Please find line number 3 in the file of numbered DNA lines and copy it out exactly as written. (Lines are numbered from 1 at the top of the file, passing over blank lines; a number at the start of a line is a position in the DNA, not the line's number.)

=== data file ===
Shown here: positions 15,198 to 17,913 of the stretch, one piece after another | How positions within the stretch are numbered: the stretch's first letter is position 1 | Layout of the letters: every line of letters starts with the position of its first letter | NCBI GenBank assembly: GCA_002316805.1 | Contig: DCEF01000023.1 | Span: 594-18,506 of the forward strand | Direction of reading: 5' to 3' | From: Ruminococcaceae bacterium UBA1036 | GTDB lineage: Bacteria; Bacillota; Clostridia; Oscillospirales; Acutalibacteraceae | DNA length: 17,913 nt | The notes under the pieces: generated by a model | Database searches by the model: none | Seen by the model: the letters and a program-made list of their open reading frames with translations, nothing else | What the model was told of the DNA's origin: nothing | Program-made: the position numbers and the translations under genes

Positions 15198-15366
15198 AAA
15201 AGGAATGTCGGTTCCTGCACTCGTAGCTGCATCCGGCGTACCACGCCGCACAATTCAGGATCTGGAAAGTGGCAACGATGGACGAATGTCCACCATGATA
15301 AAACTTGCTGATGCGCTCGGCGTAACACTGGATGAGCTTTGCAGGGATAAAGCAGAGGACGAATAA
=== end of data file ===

15198 AAA